10 Things That Drive Me to Insanity On the Road

Here’s a list of what makes me put on my cranky pants in traffic:

1. Drivers who don’t indicate:

I’ve often wondered if Volvos actually have indicators at all or whether their drivers are simply so confident in the safety of their cars that they don’t care either way about preventing collisions.  Until cars allow us to read the minds of other drivers, all we have is that little lever on the right (or left in Euro cars) to help communicate the fact that we want to turn…USE IT!!!

Note: I actually know some very nice Volvo drivers, so please don’t slap me with your driving gloves!

2. Bullies who won’t let you merge

They can be seen in your rear view mirror smirking while you’re using hand gestures to plead with them to let you merge.  These drivers, often in larger vehicles, are the bullies of the road and have real issues that can only be fixed with a good slapping.  The best you can do is hope Karma will catch up with them later and pray that the driver behind him is more generous.

3.  Parents who smoke in cars with child passengers

These people are clearly so self-centred they couldn’t even give a toss about their own young.  Even though laws have been introduced against smoking in cars with children, these drivers ignore them to satisfy their own selfish habit and are happy to tell the world, and their children, to go to hell.

4. Lunatics who speed in 40K School Zones

Everyone else has slowed to 40K but these idiots decide to speed on, weaving in and out of lanes, risking the lives of children, only to be joined by the rest of us at the next set of lights.  Slap, slap, slap!!

5.  Doof Doof Drivers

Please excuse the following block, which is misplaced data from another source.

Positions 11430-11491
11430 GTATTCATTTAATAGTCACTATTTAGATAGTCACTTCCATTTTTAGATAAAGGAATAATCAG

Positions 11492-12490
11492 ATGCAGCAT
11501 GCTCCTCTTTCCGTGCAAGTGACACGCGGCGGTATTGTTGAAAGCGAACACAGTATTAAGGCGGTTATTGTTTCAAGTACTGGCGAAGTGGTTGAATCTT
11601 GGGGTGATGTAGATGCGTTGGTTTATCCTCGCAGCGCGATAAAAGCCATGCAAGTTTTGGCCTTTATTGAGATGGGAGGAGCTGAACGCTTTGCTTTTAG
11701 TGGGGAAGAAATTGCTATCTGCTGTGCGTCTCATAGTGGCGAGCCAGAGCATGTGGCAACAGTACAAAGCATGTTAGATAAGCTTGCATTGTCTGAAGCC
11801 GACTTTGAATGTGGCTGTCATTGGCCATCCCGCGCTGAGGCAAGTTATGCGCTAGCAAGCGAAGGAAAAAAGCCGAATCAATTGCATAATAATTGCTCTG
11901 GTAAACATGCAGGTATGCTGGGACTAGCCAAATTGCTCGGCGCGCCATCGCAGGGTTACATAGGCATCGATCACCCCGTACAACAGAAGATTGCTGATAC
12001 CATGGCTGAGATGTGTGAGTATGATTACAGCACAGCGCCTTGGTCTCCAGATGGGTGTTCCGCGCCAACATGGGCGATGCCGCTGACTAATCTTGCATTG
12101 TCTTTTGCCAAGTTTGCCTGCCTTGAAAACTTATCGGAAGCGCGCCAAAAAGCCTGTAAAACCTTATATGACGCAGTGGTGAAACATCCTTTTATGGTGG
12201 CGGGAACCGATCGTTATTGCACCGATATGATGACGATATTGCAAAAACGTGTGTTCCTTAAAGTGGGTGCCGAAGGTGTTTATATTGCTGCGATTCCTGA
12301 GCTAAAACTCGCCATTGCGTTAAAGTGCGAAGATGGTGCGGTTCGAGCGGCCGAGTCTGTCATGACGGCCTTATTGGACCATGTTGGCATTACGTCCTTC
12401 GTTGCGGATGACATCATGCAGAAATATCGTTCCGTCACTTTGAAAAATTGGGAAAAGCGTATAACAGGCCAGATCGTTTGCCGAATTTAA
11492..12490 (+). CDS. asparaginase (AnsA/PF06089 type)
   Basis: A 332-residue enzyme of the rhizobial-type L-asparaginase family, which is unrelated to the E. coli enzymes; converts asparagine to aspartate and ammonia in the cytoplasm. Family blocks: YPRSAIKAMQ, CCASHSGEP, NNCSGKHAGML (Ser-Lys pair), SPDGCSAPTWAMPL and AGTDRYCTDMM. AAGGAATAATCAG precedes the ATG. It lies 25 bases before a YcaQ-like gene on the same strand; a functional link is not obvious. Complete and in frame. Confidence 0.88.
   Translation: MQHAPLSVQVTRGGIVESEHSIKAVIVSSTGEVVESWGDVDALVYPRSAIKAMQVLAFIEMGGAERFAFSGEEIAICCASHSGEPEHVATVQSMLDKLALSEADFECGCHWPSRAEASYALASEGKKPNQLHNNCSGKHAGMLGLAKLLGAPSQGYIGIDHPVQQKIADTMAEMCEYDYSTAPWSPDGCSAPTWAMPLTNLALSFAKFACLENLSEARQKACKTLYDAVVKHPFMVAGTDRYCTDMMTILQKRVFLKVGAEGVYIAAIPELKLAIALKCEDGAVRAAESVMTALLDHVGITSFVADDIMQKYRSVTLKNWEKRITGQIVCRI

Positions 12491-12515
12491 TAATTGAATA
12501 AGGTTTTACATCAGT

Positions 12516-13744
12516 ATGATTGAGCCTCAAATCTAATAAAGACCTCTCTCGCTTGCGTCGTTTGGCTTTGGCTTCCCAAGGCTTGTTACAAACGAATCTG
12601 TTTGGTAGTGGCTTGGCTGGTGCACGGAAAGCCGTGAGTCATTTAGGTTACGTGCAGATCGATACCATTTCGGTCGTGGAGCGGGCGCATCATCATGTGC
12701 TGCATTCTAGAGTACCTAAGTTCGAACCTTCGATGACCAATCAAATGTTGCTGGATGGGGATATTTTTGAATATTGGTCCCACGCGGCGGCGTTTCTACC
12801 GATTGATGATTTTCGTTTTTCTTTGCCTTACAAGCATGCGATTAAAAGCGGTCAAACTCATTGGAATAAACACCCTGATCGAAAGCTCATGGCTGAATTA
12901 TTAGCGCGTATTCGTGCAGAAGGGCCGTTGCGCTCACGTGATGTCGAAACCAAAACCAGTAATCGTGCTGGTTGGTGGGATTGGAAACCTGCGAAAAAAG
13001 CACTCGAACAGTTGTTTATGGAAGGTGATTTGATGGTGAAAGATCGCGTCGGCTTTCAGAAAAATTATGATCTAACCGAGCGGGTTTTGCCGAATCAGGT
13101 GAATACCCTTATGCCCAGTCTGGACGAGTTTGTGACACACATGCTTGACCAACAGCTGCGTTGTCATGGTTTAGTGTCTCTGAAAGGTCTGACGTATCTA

Have you ever been waiting at the lights and felt your car jumping and windows vibrating because the P-Plater next to you is aiming to get industrial deafness?  He doesn’t need a slapping cause he’ll be wearing hearing aids to his 21st birthday party, that’s punishment enough.

6. Swirvers

These drivers are all over the shop, running over lines, narrowly missing other cars.  It’s clear that they are either drunk, high or using hand-held mobile phones.  Funnily enough, a lot of these drivers also display P-Plates.

7. Parked Drivers who Don’t look before opening their car doors into traffic

Our necks are amazing things – they allows us to move our heads from left to right.  Seriously, how much effort does it take to look before swinging your car door wide open into traffic?

8. Parents who stick prams into traffic while waiting to cross the road

Pedestrians are not exempt from my wrath.  Yes, you may be a safe distance away watching traffic while waiting to cross a busy street – BUT YOUR CHILD’S PRAM IS ON THE ROAD!

9. Smokey cars

Quick, close your windows and turn your air con to recycle – it’s another defective car spilling its guts all over the place.

10. They’re never around when you need them

My top peeve is that there’s not enough Police around to book all the above!  How satisfying is it though, when you do actually get to see an idiot getting pulled over!!  – Karma’s a bitch.


Great Wall Motors X240 SUV

I’m sitting here at the launch of the new X240 SUV the latest addition to the Chinese brand Great Wall Motors who have only been in Australia since June this year.

Great Wall Motors launched with only a range of Utes, V240 and SA220, which have done very well, and are expanding in style into the passenger market with the new SUV X240.

I’ll elaborate more on features later but just wanted to give you a glimpse at what you can get for $23,990!

When Rebellion Drives Bad Habits

In a previous post, The Turning Circle of Life, I mentioned the arguments I had with my dad many moons ago when he was teaching me to drive.  One of those arguments was about putting the car into gear when parking.  I was a rebellious teenager, and many of my rebellions were pointless and senseless, but I was also stubborn.  I persisted with parking the car in neutral and it finally became a habit lasting many years until one day in 2001…

I was married, had a lovely little house on a hill overlooking a reserve and had just had my third child.  I was on my usual afternoon taxi run picking up my young son from soccer training and my little girl from dance class with my newborn strapped in her capsule in the backseat.